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Alert opinion

Sarah Webb

The UK is signed up to the WHO European Charter on Alcohol which states: “All people have the right to a family, community and working life protected from accidents, violence and other negative consequences of alcohol consumption.” They omitted to say “so long as it doesn’t interfere with business.”

In March it was business as usual. The government finally published an Alcohol Harm Reduction Strategy. The following week it published the Guidance to be given in regard to the operation of the new Licensing Act, the one that allows pubs to open 24 hours a day, 7 days a week. The Strategy, six years in the making, reads more like a Plan for Protecting Alcohol Sales. The Licensing Act is of course a plan for increasing them.

A draft interim version of the Strategy started out looking quite promising. However, it was just a bit too heavy on truth – such as the fact that price and availability are the prime levers that influence consumption, and that overall consumption has to be reduced if harm is to be reduced. The crucial evidence vanished from that first draft, and now the facts about alcohol are mixed in with so much spin that the liquor is hardly detectable – just like an alcopop.

So the message is – keep drinking! Booze sales must not drop because the Treasury needs the money and the influential alcohol industry must not be hindered. In any case, it’s good for you. Tony Blair predictably gave us the Portman Group’s line. This Group is the industry’s public relations mouthpiece, and it has been doing an excellent job. Alcohol is quite safe - unless it is misused of course.

The government spouts convenient Portman Group propaganda while ignoring any genuine evidence which might confirm the uncomfortable truth - that alcohol is a drug which needs careful control. A typical example of Portmanspeak was their assertion that lowering the drink-drive limit would lead to drinking drivers becoming more dangerous than they are already: “I must be well over the limit so I might as well have another…” George Orwell would have been proud.

The Portman Group is currently headed by Jean Coussins, an old chum of the Minister of Culture responsible for doubling drinking time from 12 to 24 hours a day. Tessa Jowell should stroll around towns like Bath at night (see Alert issue 2, 2002) to see what just three extra hours of alcohol availability can do.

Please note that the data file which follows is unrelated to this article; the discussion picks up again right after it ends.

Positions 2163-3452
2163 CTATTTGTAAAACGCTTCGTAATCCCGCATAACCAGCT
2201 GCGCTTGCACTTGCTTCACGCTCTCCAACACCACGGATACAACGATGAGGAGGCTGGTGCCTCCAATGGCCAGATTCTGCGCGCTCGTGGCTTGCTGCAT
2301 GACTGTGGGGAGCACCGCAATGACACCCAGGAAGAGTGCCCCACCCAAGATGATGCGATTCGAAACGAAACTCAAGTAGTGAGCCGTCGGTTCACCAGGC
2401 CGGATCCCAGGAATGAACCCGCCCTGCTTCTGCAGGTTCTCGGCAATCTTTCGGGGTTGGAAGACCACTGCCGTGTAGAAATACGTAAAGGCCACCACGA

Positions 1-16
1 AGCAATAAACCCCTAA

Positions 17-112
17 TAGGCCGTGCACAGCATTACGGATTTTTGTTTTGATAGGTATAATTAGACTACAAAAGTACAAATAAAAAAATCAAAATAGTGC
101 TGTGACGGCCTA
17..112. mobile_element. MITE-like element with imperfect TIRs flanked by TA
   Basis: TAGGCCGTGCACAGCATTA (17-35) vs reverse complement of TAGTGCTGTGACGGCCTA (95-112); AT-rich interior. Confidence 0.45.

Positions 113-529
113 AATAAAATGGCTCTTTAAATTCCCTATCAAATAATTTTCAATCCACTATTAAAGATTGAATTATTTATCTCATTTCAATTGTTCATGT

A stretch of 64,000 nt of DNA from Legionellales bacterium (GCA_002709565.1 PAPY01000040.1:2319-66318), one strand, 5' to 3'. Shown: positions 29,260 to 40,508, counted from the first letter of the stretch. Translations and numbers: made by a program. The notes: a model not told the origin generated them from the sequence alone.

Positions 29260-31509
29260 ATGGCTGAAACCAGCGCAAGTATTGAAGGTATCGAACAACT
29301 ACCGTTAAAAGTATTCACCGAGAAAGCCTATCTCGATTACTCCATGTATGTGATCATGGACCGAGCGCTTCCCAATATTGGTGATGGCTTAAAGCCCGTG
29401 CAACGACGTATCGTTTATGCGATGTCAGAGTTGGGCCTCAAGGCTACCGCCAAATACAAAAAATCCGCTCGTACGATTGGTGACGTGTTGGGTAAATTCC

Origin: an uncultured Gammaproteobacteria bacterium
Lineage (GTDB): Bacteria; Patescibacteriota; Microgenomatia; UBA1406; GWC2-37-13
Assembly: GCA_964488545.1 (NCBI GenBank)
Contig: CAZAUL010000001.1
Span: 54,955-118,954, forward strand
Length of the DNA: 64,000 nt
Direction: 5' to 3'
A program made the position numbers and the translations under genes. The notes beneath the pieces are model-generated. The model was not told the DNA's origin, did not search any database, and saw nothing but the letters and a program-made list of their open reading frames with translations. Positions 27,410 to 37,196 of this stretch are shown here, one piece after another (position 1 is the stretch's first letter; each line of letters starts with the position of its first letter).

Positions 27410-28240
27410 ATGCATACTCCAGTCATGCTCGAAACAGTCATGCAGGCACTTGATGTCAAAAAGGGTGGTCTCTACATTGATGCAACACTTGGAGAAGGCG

Dealing with drunks or ‘binge drinkers’ is costly, messy, occasionally dangerous, and takes up valuable police time. If it is possible to stop them getting drunk in the first place then prevention has to be the more cost-effective approach. A simple measure such as confiscation is useful on the streets and will be a step in the right direction. Another simple measure that has worked for a century is closing pubs at night. But while alcohol remains very cheap, very available, and very big business, there is little hope of a significant reduction in the late night disorder and noise that blights city life, especially if the drinking carries on even further into the night as recommended by Ms Jowell.

However, there are signs that at least some in the government are fearful of what is now going to happen, and at last the newspapers are beginning to tell it how it is. The Daily Telegraph published details of a leaked report by the Metropolitan Police. The headline read; 24-hour drinking ‘will fuel crime’. It is a damning indictment of the government’s ‘strong belief’ that extending drinking hours will reduce disorder.

The Met’s report also cites evidence from Dutch police who have problems with British tourists. Is it true that wherever there are Brits in bars there’s trouble brewing?

Talking of bars, when the Irish relaxed their licensing laws to allow drinking through the night, Temple Bar in Dublin became the ‘Mecca’ for UK stag-and-hen parties. Although they represented less than two per cent of the Dublin tourist market, their all-night drunken behaviour put off 13per cent of visitors – a net loss of £57 million per annum or around £285 million over a five year period. The Irish have tougher licensing laws now but it was a costly lesson. Now the stag-and-hen crowd have places like Bath in their sights.

The Home Office is right to be worried – but they should have listened before. Alcohol Concern, the Institute of Alcohol Studies, the Open All Hours? Campaign, and local authorities such as Westminster City and Camden Councils, have been among those warning the government from the beginning. Alas, the influential Association of Chief Police Officers dithered. Now the Police are blowing the whistle. But, sadly, it’s a bit too late.

Dr Sarah Webb is a Bath City Councillor